1 Jan 2014

Bioacoustics issue of 'Antennae: the Journal of Nature in Visual Culture'

issue 27 of Antennae: the Journal of Nature in Visual Culture is dedicated to the topic of Bioacoustics: "Shifting away from the historical epistemological prominence that sight and the visual have played in the forming of our understanding of the world, this issue proposes a human-animal aural turn."

Cecilia Novero has written a fairly lengthy critical essay about my work with birdsong and radio called Birds on Air: Sally Ann McIntyre's Radio Art. It incorporates a few interviews we did just after the Kapiti Island residency in 2012, and includes an in-depth critical discussion of the projects I did on the residency. The issue places this work in very appropriate, fascinating, and distinguished company. I am very grateful to Cecilia for her research and intelligent explorations!

From the editorial: "Starting from the notion of recording natural sounds as central to the practices of institutionalised preservation for the purpose of education and entertainment explored by Craig Eley, the issue focuses on the quintessential animal voice: that of birds. Our starting point is therefore grounded in the affirmation of classical mimetic values. From here on, the issue attempts to depart from such trope through the reconfigurations of a number of contemporary artists and scholars. The multifaceted human-bird relationals revisited through the medium of sound are thus explored through the artistic practice of Catherine Clover; connections between listening and thinking, perceiving and imagining, sound and movement, language and the city are considered in this piece with specific reference to the everyday and the ordinary. Cecilia Novero’s discussion of New Zealand- based artist Sally Ann McIntyre's site-specific art transmission raises questions about colonialism, nationalism, and the environment. Novero argues that operating in the realm of sounds both with an ear to birds, and with critical attention to the technological and institutional history of the medium of radio, McIntyre broadcasts Mark Dion’s call to resist nostalgia in our relationships with animals. An exploration of the potentialities proposed by the intertwining of sound and visuality is drawn by a series of graphic works by Sari Carel in which a soundtrack incorporating the original recordings of extinct and nearly extinct birds creates a layered sonic environment enveloping the viewer. As sound turns into drawing and unfurls notions of transformation, translation and extinction, the piece emerges as a document chronicling that which is slowly disappearing. A clear activist approach to preventing the extinction of birds is brought into focus by Ceri Levy, well known film-maker, writer, and curator. In an extensive interview with Matthew Brower, Levy discusses the challenges involved in preventing the extinction of protected bird species and demonstrates how visual and sonic arts can aid the process."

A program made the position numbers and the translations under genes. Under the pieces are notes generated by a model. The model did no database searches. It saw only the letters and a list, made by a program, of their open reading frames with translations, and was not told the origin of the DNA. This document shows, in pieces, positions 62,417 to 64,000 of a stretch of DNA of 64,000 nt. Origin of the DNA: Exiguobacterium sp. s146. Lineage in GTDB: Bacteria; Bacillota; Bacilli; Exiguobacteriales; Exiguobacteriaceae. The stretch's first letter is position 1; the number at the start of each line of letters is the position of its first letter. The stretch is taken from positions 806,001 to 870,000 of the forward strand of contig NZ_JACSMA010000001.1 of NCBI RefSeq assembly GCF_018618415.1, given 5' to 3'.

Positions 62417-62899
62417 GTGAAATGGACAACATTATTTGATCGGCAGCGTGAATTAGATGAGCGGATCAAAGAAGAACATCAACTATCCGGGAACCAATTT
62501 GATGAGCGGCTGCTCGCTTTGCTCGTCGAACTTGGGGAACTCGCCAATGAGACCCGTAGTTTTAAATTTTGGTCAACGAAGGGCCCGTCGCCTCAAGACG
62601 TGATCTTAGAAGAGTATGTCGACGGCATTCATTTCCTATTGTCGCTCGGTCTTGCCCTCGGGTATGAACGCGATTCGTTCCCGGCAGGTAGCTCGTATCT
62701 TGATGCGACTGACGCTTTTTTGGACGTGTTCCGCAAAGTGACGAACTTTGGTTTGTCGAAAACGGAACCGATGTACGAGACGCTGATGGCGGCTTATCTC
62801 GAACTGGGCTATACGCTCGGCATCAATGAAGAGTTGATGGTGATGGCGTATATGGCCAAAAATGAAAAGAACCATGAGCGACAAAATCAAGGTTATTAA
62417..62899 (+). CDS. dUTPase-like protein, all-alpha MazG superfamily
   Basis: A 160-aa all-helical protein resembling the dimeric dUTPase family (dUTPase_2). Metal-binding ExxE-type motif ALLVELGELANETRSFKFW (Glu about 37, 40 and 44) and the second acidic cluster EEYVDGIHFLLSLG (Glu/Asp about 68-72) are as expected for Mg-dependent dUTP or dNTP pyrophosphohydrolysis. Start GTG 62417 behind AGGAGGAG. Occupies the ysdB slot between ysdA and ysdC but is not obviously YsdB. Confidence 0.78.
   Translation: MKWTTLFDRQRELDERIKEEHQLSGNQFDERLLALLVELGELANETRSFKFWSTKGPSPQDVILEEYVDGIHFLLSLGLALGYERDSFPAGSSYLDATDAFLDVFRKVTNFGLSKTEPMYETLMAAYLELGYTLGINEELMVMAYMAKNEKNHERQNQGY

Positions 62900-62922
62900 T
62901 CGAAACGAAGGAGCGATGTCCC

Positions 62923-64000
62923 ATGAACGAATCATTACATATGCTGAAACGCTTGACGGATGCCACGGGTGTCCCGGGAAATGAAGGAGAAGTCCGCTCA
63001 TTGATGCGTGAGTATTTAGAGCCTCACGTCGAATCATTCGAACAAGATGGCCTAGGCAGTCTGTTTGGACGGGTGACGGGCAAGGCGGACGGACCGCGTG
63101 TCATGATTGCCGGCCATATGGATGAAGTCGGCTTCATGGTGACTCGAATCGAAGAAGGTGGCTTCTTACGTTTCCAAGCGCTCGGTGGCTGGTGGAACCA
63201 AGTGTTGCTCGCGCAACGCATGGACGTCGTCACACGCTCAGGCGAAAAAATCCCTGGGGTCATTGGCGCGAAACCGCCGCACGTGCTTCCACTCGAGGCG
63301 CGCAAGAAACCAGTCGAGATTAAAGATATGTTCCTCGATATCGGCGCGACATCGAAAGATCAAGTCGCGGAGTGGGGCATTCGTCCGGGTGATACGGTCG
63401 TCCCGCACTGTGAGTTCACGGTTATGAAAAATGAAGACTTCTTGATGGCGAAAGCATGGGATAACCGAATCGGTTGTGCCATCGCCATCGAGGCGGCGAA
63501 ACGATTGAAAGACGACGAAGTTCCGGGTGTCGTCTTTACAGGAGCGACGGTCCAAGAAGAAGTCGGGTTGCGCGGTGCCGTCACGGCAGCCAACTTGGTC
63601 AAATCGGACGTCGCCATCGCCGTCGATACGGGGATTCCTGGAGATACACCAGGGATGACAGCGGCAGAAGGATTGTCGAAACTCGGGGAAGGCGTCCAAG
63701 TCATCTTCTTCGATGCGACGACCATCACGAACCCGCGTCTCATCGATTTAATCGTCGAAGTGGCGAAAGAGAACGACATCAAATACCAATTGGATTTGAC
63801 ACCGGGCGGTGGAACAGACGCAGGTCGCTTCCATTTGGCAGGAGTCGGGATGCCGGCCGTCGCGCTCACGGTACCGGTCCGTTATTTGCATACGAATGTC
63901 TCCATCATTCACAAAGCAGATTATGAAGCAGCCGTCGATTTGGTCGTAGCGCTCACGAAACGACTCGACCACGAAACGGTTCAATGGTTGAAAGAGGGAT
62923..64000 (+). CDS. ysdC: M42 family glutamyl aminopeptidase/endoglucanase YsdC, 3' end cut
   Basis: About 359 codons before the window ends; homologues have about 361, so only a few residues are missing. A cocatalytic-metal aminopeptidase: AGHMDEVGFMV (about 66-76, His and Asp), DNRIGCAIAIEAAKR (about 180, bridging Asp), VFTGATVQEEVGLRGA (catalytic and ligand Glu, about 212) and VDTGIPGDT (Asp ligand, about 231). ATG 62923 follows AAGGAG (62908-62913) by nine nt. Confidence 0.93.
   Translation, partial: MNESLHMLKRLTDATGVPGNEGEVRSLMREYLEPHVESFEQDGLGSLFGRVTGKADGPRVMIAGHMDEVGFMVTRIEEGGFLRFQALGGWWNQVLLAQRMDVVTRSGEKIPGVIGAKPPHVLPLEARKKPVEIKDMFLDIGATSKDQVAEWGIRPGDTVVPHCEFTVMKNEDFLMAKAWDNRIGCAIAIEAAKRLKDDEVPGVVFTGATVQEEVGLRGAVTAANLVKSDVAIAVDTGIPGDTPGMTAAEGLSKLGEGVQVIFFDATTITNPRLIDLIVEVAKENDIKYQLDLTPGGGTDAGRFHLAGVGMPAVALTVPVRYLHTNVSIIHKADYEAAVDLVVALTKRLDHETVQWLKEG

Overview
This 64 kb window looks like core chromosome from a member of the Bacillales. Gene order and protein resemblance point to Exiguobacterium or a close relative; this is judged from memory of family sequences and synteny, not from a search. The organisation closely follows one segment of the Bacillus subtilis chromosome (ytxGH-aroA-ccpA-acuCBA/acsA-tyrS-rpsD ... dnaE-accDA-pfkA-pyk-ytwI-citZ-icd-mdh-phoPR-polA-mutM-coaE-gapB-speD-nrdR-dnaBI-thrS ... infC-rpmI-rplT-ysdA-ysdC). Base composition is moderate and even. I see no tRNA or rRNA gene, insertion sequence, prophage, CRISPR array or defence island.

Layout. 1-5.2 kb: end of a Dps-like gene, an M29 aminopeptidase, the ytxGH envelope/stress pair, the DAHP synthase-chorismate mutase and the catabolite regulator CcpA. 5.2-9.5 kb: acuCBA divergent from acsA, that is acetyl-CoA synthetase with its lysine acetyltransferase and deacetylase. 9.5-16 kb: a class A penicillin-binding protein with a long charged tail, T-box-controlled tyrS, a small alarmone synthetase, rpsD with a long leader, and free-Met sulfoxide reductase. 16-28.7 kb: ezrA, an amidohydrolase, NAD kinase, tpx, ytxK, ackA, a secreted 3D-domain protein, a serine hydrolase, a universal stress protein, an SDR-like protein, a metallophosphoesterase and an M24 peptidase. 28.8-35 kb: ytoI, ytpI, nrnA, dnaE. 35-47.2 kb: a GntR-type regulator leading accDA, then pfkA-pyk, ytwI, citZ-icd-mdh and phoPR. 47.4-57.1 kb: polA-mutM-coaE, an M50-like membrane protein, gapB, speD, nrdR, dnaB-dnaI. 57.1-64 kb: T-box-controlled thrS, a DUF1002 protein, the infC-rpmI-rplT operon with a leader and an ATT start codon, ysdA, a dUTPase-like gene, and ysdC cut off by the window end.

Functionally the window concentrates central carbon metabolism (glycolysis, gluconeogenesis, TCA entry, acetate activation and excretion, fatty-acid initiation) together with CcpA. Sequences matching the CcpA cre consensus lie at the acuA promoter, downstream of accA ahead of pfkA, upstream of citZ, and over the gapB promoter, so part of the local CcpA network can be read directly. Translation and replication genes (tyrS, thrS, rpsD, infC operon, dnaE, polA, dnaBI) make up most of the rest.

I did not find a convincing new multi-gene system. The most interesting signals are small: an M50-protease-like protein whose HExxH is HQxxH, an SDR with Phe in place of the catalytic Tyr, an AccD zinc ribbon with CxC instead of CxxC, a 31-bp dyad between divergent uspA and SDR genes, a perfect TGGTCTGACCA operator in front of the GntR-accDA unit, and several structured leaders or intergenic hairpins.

Cecilia's article can be read (and downloaded) here: Birds on Air: Sally Ann McIntyre's Radio Art

issue 27 of Antennae can be downloaded and read in full here: www.antennae.org.uk